You have most likely encountered words that end in -ly, but you may not know why they take on this suffix. Many adverbs in the English language end with the suffix -ly, since this is a quick and easy way to turn an adjective into an adverb. For instance, the adjective "sad" transforms into the adverb "sadly" by adding -ly to the end. There are many -ly words in English that make the language more interesting and exciting.
In order to understand words that end in -ly, it is important to first understand what an adverb is and how to use one in a sentence. An adverb is the part of speech that describes, modifies or provides more information about a verb in a sentence. An adverb can also be used to modify or qualify adjectives, other adverbs or whole word groups.
The -ly suffix is an excellent way to describe how, or how often, something is done. While not a hard and fast rule, and there are certainly many exceptions, spotting the -ly ending in a word is oftentimes a good indicator that the word is an adverb. Many adverbs end in -ly, but not all of them do. Common adverbs that never end in -ly include "very" and "never."
Because there are so many adverbs that end in -ly, this list is not entirely exhaustive. For even more examples of adverbs, be sure to read our list of 100 adverbs. Here are 60 examples of adverbs ending with -ly to get you started:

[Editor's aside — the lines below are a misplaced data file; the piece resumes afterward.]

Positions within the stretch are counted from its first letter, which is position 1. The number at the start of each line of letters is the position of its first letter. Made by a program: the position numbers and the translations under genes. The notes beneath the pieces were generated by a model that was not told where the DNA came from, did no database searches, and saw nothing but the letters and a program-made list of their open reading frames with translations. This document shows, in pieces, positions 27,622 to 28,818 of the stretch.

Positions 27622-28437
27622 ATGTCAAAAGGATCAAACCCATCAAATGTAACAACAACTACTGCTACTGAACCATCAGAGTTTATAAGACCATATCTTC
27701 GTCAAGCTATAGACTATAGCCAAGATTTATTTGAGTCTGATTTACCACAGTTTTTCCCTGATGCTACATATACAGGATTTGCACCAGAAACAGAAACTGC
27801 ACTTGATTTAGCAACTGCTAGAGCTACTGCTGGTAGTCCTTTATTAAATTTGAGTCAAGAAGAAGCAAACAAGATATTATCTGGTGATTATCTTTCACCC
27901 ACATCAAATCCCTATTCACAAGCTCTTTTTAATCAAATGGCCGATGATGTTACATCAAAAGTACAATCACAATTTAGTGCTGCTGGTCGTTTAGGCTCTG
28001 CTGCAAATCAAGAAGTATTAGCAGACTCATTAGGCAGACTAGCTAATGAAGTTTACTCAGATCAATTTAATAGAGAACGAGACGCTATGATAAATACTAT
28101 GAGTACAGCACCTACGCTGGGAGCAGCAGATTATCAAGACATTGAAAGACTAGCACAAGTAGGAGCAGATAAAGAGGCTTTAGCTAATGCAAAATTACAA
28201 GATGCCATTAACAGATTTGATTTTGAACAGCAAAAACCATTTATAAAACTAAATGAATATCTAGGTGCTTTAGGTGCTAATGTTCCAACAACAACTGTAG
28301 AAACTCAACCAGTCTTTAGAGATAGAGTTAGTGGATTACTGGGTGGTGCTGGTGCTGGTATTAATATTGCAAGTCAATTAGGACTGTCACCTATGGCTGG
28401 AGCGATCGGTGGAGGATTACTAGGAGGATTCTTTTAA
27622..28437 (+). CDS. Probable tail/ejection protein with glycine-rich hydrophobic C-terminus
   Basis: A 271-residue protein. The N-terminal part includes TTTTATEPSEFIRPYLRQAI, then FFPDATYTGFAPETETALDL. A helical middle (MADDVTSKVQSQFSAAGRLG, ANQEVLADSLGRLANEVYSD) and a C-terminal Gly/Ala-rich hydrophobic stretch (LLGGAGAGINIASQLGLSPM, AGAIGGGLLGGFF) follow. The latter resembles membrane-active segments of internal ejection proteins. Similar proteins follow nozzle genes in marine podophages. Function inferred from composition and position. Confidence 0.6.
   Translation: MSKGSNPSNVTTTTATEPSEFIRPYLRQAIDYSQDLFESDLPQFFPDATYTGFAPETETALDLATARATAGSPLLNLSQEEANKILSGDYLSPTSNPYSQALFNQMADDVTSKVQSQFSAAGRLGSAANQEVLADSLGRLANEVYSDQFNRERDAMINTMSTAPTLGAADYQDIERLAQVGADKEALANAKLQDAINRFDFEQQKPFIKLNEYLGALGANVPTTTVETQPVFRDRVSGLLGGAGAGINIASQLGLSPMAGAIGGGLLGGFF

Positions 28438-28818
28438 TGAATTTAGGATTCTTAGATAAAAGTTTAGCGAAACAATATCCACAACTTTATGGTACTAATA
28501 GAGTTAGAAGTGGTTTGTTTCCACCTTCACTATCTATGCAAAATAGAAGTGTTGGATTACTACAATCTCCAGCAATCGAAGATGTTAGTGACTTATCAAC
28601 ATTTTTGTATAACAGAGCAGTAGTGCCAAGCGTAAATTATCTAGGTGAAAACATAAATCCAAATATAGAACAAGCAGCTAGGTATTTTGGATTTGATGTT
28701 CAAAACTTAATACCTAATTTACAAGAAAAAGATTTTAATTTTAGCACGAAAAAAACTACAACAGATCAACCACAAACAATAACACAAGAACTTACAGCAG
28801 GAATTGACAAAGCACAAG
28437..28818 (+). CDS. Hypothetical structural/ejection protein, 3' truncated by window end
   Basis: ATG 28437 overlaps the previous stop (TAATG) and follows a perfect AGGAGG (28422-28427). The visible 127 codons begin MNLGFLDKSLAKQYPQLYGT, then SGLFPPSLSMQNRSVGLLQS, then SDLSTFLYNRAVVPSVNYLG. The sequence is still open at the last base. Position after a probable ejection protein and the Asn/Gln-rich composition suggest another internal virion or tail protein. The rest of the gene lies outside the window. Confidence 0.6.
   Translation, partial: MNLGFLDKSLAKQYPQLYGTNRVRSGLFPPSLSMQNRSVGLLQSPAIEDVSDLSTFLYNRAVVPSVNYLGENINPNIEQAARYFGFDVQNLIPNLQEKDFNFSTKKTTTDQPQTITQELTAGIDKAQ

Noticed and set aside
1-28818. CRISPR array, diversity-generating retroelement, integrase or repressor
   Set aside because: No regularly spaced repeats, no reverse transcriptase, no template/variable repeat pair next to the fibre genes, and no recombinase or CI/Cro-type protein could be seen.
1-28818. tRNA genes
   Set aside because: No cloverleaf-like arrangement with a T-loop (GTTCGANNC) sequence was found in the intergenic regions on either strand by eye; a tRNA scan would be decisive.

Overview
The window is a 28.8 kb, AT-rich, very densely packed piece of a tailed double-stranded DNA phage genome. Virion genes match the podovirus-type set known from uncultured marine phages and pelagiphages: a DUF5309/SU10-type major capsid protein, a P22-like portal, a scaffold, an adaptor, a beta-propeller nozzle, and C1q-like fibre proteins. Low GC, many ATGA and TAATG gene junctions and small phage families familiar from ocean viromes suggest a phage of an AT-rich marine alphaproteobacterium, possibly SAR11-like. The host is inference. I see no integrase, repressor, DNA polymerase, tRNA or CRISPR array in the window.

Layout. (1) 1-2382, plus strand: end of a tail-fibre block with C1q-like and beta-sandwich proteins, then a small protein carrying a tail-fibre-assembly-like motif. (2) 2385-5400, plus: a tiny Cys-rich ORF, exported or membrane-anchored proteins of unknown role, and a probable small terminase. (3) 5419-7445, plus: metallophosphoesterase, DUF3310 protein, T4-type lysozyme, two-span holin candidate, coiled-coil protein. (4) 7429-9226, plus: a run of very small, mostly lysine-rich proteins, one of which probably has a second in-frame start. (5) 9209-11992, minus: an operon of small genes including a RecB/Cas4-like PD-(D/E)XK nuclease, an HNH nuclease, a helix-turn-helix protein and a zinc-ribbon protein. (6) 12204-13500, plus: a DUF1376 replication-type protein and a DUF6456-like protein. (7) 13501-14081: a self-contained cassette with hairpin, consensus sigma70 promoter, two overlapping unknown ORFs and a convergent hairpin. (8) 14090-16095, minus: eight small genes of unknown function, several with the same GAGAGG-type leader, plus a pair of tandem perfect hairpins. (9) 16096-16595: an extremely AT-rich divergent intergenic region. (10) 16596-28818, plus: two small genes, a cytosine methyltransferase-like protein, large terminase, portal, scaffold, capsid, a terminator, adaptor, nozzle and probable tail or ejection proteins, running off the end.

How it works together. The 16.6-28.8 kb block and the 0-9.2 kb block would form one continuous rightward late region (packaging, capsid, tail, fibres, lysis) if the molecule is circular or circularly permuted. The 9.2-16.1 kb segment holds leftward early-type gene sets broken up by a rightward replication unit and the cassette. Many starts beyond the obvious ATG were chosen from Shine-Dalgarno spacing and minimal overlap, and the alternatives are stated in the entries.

One of the best ways to understand how adverbs work is to see them in action in some sample sentences.
She looked upon the creature inquisitively.
George has been lazily lounging around the house all day.
I'm afraid the knight was mortally wounded in battle.
Nervously, Alice turned the knob and opened the door.
And they lived merrily ever after.
The circumstances rapidly changed overnight.
As he turned sharply, the parcel flew out the window.
They embraced one another warmly.
Sara took her time, but she got there eventually.
The committee hastily organized the event for the weekend.
Exercise a watchful eye when you are using adverbs, as people often use them incorrectly, getting them confused with adjectives. A very common error that people make is to say "I ran to the store quick" or "he runs very quick." This is not the proper usage of the word "quick." In these sentences, "quick" is modifying "ran" and "runs." Those words are verbs, and need to be modified by an adverb, not an adjective. Therefore, the appropriate form of the word to use is "quickly."
To learn more about adverbs, try out these adverb worksheets or test your knowledge with this quiz. You can also consult other resources if you want to strengthen your writing skills by using more adverbs. Adverbs and other intensifiers make language more colorful and exciting, as well as strengthen the message and importance of your speech and writing.